By far the most common type of AC connection is now the Type 2, which can be found on PHEVs from Mercedes and BMW as well as lots of EVs, including some Teslas. In AC guise, the Type 2 can support rates from domestic 3kW up to 43kW. The latter was primarily used by Renault’s ZOE, and has been phased out on new cars, although the Tesla Model S also supports 43kW AC over Type 2. Tesla has adapted the Type 2 for DC usage as well, which leads us to the next section.
With AC realistically topping out at 22kW, DC is where the really fast charging is available. As we have just mentioned, Tesla adapted the Type 2 plug for DC, enabling it to charge up to 150kW with its DC Superchargers, and AC up to 43kW with standard Type 2 chargers that support this. In the US, Tesla has its own connector. But this was never brought to the EU.
Japanese manufacturers have created a DC connector called CHAdeMO, found in all but the earliest Nissan Leafs, the Kia Soul EV, Nissan e-NV200 van, Peugeot i-On, and others. It’s bi-directional, which is why the Vehicle-to-Grid trial from Octopus uses it exclusively, requiring a Nissan Leaf as well.
However, increasingly the most prevalent connection type, which we hope will eventually become the European standard, is CCS2. This is not the same the CCS1 connection found in the US, because this integrates Type 1 compatibility, whereas CCS2 integrates Type 2. The CCS2 plug is basically a Type 2 plug with two extra contacts underneath for DC support. It’s a neat solution, allowing one plug to support lots of different scenarios. The CCS2 connector is compatible with Type 2 AC charging and rapid DC charging, depending on the charger and cable used.
In Europe, Tesla switched over to the CSS2 port for the Model 3 and will retrofit it to other models for a fee. It also now supplies an adapter that allows its specialised Type 2 to connect to CCS2-based chargers. There are also adapters and conversion cables between connector types, with greater or lesser amounts of compatibility. We can hope for a future where all connectors are CSS2, but for now, you’re likely to have multiple plug types to contend with. So either you will need a selection of adapters or you should make sure you know what’s available on the charging stations you head for and ascertain they have what you need.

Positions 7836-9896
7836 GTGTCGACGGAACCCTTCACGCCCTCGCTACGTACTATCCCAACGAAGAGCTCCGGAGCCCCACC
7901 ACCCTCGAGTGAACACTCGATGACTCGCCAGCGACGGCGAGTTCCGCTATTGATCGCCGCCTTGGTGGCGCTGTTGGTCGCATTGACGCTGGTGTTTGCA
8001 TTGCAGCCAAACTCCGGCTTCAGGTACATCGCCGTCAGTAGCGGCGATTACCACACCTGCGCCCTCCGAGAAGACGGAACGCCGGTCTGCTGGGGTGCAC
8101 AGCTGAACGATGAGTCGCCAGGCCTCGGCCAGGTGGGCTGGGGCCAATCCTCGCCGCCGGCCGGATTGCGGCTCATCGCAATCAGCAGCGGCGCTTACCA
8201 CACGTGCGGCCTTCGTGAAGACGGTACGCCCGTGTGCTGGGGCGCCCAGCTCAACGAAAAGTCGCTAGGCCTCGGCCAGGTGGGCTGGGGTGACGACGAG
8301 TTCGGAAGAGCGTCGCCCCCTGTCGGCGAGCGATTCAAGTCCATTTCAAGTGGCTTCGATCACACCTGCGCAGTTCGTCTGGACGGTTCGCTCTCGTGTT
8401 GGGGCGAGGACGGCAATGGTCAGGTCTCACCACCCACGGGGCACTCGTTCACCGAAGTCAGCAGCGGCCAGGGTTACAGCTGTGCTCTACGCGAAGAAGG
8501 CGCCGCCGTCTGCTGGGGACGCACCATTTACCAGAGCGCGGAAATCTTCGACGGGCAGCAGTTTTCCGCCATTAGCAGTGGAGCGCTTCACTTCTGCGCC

Slow, Fast and Rapid Charging Rates
If the plethora of plugs seems confusing, the range of charging rates is equally mind-bending, spanning from a couple of kilowatts all the way up to (currently) 350kW, with various important steps in between.
Slow chargers for domestic 13A usage start at around 2.3kW, which is still only as much power draw as a typical electric fire. This can range up to 3kW, which is the limit of a wall plug before the fuse will blow. The plug at the car end will be Type 1 or Type 2. The next step up for the home will be 6kW, but this requires a professional installation on a higher-amperage fuse like the circuit used for an electric cooker or shower. A lot of lamppost chargers also operate at this rate, which is usually more like 5.5kW than the headline 6kW. All of these types of charging will be AC.
A rung up from Slow is Fast charging, which will range from 7 to 22kW. These will usually be public installations, although 7kW is also possible at home. The 11kW and 22kW varieties may be found at workplaces but require three-phase AC power so you won’t be able to install them at home unless you live in an industrial unit. A Type 1 port will be limited to 7kW, but Type 2 supports all the way to 22kW. Tesla’s Destination Superchargers operate at 11kW or 22kW AC. There are also some 25kW DC chargers in the Fast category using CHAdeMO or CCS2 connections.